DUIs are relatively common in the United States, but state and federal lawmakers have yet to establish a uniform protocol for dealing with drivers who are under the influence of drugs. However, roadside oral fluid testing is already being used in pilot programs around the United States, and these tests have become commonplace in certain countries internationally, too.
In part one of this three-part series, a drug defense attorney in Tampa introduced roadside oral fluid testing by discussing the screening method and the various tests available in addition to the drugs they detect. Now, we will cover other important considerations that can help you protect yourself from being arrested for a drug-related DUI. If you have recently been charged with a drug-related DUI, consult a drug defense attorney in Tampa to find out how you can minimize your charges and reach a favorable outcome.
Support for Roadside Oral Fluid Testing
As we mentioned in part one, approximately 14 states have already permitted the use of oral fluid testing as a safe alternative to blood testing, and there are two more states in the pipeline. However, these tests must be performed in an approved setting, and additional legislation is needed to legalize testing on the road during a traffic stop. Outlook for the future of roadside oral fluid testing is generally positive. There have been numerous studies and pilot projects conducted to test the efficacy of this testing method both domestically and internationally. Australia, Belgium, France, and Germany are currently using roadside oral fluid testing to prosecute DUI offenders. Additionally, the United Kingdom recently announced qualifications for approved oral fluid testing devices.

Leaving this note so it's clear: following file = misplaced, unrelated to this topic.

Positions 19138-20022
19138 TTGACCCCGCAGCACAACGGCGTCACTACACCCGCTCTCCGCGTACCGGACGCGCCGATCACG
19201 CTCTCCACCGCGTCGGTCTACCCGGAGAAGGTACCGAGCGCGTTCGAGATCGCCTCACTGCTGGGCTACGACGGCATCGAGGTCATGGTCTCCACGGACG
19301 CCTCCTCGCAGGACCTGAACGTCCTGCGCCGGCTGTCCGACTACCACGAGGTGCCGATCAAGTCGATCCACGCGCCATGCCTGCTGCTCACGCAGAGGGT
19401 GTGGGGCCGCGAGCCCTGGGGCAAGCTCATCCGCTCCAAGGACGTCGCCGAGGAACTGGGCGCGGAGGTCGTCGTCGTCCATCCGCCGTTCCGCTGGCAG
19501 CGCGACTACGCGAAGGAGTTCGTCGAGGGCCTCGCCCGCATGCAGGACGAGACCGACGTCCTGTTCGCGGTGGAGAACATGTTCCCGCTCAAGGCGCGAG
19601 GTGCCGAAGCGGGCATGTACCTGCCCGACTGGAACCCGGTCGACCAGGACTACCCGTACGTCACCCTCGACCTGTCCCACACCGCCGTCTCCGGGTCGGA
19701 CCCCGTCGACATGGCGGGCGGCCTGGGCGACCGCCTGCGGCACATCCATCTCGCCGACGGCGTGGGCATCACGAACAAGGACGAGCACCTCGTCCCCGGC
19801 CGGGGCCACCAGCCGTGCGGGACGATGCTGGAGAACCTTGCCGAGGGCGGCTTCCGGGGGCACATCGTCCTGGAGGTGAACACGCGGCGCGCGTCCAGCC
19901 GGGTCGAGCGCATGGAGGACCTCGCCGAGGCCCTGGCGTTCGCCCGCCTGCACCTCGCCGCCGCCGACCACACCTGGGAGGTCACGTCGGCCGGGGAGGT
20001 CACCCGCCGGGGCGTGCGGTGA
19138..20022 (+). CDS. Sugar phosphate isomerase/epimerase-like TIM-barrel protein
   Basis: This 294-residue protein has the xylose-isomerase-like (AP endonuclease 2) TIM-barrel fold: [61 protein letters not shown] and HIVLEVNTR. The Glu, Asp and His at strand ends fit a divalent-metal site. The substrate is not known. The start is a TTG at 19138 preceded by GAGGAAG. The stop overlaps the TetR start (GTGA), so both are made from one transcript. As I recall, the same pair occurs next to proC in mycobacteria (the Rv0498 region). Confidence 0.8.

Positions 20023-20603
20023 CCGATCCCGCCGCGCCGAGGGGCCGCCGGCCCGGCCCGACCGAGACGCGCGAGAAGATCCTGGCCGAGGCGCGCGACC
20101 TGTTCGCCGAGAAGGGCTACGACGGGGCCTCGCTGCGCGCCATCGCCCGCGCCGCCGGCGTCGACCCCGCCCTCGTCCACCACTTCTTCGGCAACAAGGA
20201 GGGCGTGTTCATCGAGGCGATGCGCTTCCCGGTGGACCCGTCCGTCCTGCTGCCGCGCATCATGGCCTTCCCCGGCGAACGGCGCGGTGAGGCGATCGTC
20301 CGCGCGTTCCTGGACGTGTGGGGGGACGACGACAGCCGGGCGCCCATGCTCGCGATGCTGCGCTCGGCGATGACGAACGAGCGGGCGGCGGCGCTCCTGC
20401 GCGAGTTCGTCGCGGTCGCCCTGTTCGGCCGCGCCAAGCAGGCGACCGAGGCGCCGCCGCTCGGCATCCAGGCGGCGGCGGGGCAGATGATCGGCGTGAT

Utilizing Roadside Oral Fluid Testing
These tests are best served as a preliminary screening to help police officers identify drug-related DUI offenders. Today’s field sobriety test isn’t foolproof, and breathalyzers don’t detect drugs; therefore, they have no effect on drivers who are under the influence of drugs. One of the best aspects of this testing is that it can be used as a deterrent for drivers who think they can get away with driving under the influence of drugs. Publicizing the use of these tests could lead to a significant drop off in the number of DUI arrests each year. In some cases, detecting drugs in a driver’s system can lead to a more serious charge such as drug trafficking since many of these criminals tend to use some of the drugs they are selling.
To learn more about the accuracy, value, and future of roadside oral fluid testing, read part three.
Disclaimer: The information contained in this article is for general educational information only. This information does not constitute legal advice, is not intended to constitute legal advice, nor should it be relied upon as legal advice for your specific factual pattern or situation.